Emedastine Difumarate Ophthalmic Solution
By William T. Elliott, MD, and James Chan, PharmD, PhD
The fda has approved emedastine (emadine), Alcon Pharmaceuticals' new ophthalmic solution for allergic conjunctivitis. The drug is a potent new benzimidazole topical antihistamine that has a rapid onset of action. The drug joins this suddenly crowded market with products such as levocarbastine (Livostin), olopatadine (Patanol), and ketorolac (Acular).
Emedastine is a relatively selective histamine H1 antagonist that is reported to be 100 times more potent than levocarbastine.1-3 Emedastine inhibits histamine-induced secretions of cytokines such as interleukin 6, interleukin 8, and granulocyte macrophage colony stimulating factors from human conjunctival epithelial cell cultures in a dose-related manner4 and inhibits vascular permeability both in vitro and in vivo.1 The drug does not appear to have any effects on alpha adrenergic, dopamine, muscarinic, or serotonin receptors.1
Emedastine is indicated for the temporary relief of the signs and symptoms of allergic conjunctivitis.
In an unpublished environmental study reported by the manufacturer, physicians rated emedastine statistically better than levocarbastine (Livostin) over the course of 42 days.1 In this study, 202 patients with moderate to severe allergic conjunctivitis received ether emedastine or levocarbastine twice daily for six weeks. The study was conducted in several geographic areas with patients known to be allergic to pollen indigenous to their areas. Patients made follow-up visits on days three, seven, 14, 30, and 42 and off-therapy on day 50. Physicians assessed the patients' clinical condition using a 0-5 scale at each visit.
Emedastine, as with olopatadine, is approved by the FDA for use in patients age 3 years and older. Levocarbastine is approved for use in patients 12 years of age and older.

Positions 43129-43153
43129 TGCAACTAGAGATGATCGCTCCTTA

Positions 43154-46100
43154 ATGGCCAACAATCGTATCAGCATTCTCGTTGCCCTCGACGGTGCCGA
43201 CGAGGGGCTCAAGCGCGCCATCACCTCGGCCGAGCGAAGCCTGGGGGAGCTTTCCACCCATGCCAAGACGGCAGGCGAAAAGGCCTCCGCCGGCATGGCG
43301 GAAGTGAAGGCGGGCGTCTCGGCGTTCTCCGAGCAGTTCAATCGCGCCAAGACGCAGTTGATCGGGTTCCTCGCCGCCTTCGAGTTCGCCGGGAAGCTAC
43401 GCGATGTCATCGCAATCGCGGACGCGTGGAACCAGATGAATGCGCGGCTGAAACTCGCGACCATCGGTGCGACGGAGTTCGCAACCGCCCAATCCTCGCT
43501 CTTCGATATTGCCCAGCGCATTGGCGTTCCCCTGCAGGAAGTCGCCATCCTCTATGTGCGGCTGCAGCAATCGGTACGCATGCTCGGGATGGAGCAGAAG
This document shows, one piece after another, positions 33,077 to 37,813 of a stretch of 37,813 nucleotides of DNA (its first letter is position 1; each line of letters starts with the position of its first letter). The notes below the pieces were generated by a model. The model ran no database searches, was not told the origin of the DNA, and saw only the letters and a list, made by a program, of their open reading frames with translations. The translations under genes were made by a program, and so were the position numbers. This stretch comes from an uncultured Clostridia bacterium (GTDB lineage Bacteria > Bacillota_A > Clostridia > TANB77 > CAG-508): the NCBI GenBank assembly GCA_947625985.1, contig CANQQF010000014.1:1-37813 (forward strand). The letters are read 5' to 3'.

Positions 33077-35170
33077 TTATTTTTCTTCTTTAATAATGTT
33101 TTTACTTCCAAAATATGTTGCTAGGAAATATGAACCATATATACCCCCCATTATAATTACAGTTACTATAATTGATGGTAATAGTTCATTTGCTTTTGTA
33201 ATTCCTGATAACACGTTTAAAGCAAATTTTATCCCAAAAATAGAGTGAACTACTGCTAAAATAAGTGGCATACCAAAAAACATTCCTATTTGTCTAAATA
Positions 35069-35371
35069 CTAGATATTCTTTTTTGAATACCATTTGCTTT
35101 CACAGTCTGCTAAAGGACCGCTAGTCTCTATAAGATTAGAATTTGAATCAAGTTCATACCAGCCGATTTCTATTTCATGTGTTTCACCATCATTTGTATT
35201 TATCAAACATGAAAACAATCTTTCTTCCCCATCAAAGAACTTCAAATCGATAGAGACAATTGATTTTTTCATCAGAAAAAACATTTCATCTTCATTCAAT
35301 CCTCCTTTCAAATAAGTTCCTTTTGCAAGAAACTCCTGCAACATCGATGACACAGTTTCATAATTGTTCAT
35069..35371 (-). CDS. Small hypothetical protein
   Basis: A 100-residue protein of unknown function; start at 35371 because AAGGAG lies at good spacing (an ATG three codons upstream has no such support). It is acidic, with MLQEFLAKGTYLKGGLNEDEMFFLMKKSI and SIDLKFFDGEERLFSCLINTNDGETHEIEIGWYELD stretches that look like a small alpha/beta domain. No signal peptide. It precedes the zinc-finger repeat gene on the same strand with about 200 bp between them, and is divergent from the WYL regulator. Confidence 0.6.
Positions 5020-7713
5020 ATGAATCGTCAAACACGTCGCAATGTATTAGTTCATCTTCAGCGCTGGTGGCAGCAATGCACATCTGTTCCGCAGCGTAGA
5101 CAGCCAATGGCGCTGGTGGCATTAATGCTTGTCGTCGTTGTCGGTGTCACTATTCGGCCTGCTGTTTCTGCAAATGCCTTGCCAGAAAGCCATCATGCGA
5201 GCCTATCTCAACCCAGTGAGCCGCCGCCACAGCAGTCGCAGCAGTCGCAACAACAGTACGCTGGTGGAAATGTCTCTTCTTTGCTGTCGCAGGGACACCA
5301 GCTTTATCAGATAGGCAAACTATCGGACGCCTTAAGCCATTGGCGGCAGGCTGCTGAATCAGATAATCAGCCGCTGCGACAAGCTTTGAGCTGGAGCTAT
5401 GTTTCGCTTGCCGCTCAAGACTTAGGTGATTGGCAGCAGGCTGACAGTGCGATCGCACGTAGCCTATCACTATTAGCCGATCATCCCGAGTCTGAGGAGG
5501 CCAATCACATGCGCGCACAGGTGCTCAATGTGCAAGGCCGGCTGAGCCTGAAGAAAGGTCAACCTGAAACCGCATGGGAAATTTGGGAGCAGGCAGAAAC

Some patients experience ocular discomfort such as burning/stinging (2.8%), pruritus (1.8%), dryness (1.3%), and blurred vision (1.0%). Dosing up to four times a day may be needed to provide adequate around-the-clock relief of symptoms.
Emedastine contains benzalkonium chloride, which may be absorbed by soft contact lenses. Patients should be instructed to wait at least 10 minutes after instilling Emedastine before inserting their contact lenses.1
Emedastine is supplied as a 0.05% solution in 5-mL bottles. The recommended dose is one drop in the affected eye up to four times daily.
Allergic conjunctivitis is a type-1 hypersensitivity reaction involving IgE antibodies. Airborne allergens react with IgE immunoglobulins bound to mast cells and basal cells. This triggers the release of inflammatory mediators and the degranulation of mast cells and histamine release.5 Histamine is believed to be a principal chemical mediator of the allergic response. Emedastine is a potent histamine-1 receptor antagonist with a rapid onset of action (within minutes) and a duration of action of at least four hours.1 Clinical studies showed that it is well tolerated in terms of ocular comfort and relieves signs and symptoms of allergic conjunctivitis such as itching, redness, chemosis, and swelling. In terms of efficacy, ocular comfort, and dosing, emedastine is most similar to levocarbastine (Livostin) although an unpublished, Alcon-sponsored study suggests a statistical superiority over levocarbastine.1
Allergic conjunctivitis is a common form of ocular allergy. The estimated prevalence is about 20%. Current pharmacologic treatment includes nonsteroidal anti-inflammatory agents (ketorolac, Acular), mast cell stabilizers (cromolyn, Crolom; lodoxamide, Alomide), antihistamines (levocarbastine, Livostin), antihistamine/ decongestant combinations (i.e., naphazoline/pheniramine), and antihistamine/mast cell stabilizer (olopatadine, Patanol). NSAIDs and antihistamine-based products offer relief in the acute phase, while mast cell stabilizers are used for prophylaxis. Emedastine is most similar to levocarbastine in terms of action, efficacy, ocular comfort, and dosing. These differ from olopatadine, which is an antihistamine with mast cell stabilizing action and is dosed on a twice-daily basis.
The wholesale cost for 5 mL of emedastine is approximately $33 compared to $32 for levocarbastine and $48 for olopatadine. While the cost per bottle between emedastine and levocarbastine are the same, Alcon is claiming a price advantage due to a smaller drop size-thus a greater number of drops per bottle. If patients required more than twice daily administration with emedastine or levocarbastine, olopatadine may be less expensive, as it is dosed twice daily only.